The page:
Intel's Krzanich Demos RealSense Interface With Michael Dell At IDF

Let's go ahead and dispense with the inevitable shout out to Minority Report, the futuristic flick that seems an obligatory mention whenever there's talk of next-generation 3D technology. What Intel's working on is not Minority Report -- it's called RealSense, and using the technology, you can scan, modify, print, and share in 3D, as well as naturally manipulate and play with scanned 3D objects using hand and finger technology.

RealSense is an effort to move beyond the limitations of touch and tap input and to take advantage of the 3D world we live in. After all, the world isn't flat, nor should we be limited to a flat landscape on our computing devices. It's also about making devices 3D aware -- RealSense-enabled devices can perceive depth like the human eye by way of an integrated 3D depth and 2D camera.

RealSense Slide

You can also throw around the term augmented reality, which is another part of RealSense. 3D object tracking will add a new element to books and games, allowing you to interact with characters and objects in ways that weren't possible before. The real world and virtual world will blend together, which is not only fun, but could prove useful in content creation chores. Imagine designing a toy or tool and then virtually manipulating the design to look for ways you can improve it.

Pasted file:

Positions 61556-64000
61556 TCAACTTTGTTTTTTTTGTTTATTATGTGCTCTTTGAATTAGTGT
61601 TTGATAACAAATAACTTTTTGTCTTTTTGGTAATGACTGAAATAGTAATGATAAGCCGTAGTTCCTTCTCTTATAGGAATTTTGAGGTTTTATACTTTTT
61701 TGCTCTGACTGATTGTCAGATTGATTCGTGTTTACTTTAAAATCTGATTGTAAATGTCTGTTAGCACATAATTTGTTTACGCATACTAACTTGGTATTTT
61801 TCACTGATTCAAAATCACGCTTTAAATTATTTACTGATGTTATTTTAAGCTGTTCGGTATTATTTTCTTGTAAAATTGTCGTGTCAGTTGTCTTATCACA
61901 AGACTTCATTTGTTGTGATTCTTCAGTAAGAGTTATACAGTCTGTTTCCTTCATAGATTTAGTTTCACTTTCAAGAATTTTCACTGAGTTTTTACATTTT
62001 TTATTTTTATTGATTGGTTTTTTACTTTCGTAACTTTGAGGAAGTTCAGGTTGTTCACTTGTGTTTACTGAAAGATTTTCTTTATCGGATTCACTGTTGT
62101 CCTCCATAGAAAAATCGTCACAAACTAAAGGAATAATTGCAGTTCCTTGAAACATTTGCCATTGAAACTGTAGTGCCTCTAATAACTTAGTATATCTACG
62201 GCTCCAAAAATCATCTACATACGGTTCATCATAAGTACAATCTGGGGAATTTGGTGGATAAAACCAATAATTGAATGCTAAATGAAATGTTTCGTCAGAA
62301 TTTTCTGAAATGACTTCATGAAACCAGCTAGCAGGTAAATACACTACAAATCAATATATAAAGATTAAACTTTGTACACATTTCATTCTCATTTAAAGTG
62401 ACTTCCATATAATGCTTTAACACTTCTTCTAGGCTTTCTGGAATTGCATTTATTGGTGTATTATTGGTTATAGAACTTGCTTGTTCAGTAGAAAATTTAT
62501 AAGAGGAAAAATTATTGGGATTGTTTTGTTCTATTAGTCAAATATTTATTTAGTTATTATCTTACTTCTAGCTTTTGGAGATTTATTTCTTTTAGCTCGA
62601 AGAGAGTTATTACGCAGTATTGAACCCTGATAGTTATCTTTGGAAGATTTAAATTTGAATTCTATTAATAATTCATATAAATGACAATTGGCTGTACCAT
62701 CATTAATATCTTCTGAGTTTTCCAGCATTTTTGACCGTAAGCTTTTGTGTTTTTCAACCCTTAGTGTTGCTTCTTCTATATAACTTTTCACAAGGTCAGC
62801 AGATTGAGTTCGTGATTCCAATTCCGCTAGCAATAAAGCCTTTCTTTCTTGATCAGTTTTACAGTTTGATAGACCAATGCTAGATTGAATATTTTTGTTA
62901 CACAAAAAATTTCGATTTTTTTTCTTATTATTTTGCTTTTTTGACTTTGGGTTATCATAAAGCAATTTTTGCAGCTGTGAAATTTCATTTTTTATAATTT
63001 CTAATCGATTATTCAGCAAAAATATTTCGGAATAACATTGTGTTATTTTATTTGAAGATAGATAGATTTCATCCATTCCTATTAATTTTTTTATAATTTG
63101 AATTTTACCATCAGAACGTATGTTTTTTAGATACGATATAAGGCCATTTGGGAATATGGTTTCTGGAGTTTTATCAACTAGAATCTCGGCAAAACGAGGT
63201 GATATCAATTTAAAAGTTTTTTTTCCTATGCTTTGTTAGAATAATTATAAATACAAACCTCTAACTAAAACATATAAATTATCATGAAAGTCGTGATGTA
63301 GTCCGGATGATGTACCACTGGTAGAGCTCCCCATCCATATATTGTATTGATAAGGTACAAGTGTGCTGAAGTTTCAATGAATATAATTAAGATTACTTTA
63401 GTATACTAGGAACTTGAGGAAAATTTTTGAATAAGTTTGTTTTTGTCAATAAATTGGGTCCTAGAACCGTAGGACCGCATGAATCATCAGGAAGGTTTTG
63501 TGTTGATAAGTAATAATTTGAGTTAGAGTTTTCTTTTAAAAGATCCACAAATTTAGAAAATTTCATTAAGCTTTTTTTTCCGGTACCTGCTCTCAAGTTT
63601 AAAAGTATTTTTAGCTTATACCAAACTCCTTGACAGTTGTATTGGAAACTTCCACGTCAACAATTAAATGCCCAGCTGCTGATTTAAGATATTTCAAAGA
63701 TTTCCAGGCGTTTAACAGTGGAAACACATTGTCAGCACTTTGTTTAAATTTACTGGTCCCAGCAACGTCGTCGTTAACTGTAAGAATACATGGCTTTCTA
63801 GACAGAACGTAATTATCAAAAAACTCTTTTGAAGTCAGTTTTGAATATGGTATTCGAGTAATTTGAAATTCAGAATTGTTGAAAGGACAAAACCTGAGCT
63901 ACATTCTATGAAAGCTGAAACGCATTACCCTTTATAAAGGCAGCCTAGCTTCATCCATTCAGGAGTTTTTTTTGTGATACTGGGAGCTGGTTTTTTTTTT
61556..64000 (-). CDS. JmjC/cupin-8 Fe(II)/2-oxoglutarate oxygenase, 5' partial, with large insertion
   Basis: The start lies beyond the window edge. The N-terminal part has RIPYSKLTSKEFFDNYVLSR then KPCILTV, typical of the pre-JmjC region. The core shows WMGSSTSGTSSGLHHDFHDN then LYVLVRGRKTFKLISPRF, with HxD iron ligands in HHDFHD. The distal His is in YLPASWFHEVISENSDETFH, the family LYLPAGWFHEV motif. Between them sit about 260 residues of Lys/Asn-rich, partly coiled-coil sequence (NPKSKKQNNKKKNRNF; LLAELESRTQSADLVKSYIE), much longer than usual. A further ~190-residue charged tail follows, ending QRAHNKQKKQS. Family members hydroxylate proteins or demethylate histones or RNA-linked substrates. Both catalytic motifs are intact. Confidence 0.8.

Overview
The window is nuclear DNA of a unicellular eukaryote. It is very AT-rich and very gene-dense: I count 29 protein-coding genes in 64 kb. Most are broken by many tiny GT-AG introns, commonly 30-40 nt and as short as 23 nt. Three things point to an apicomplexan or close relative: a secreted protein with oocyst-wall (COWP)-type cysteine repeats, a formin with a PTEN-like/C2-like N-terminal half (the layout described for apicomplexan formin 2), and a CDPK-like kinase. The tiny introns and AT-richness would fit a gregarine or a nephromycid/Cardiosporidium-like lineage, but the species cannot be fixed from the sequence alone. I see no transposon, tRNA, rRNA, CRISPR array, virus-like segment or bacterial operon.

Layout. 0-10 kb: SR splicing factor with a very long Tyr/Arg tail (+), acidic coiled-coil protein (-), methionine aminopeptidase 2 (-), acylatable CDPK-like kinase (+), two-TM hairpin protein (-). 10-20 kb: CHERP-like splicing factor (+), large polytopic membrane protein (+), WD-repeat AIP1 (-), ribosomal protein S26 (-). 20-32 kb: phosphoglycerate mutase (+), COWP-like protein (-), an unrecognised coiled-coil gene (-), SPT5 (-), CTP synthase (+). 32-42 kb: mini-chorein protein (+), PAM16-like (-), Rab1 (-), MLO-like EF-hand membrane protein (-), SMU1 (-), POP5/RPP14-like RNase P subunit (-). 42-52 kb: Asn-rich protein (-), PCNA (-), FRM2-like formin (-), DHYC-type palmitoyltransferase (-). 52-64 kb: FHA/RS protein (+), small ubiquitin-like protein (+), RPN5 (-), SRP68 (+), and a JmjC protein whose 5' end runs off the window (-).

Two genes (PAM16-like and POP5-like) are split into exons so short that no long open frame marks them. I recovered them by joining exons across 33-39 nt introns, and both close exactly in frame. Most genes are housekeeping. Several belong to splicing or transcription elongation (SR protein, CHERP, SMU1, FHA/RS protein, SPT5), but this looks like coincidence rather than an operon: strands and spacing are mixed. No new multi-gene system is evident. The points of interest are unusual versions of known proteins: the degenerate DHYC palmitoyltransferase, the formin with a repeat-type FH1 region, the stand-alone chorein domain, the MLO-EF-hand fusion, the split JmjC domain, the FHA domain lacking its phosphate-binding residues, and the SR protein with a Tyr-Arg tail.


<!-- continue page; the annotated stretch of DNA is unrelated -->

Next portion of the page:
RealSense Slide 2

RealSense applications aren't expected to be broadly available until early 2015, though there's already lots of excitement and support. There are more than sixty ISVs actively developing Intel RealSense applications. In fact, Michael Dell joined Intel at IDF to showcase the technology on Dell's Venue 8 7000 Series tablet. It boasts a integrated RealSense camera, 2K resolution with Ultra HD 8.4-inch display OLED display, edge-to-edge screen, and is 6mm thin. Check it out:

In addition to Dell, several other partners are signed up to build RealSense-enabled devices, including Acer, Asus, HP, Lenovo, Fujitsu, NEC, and Toshiba. Expect to see the technology integrated into tablets, laptops, and other similar devices at first, though down the line, RealSense could expand into other categories, such as robotics.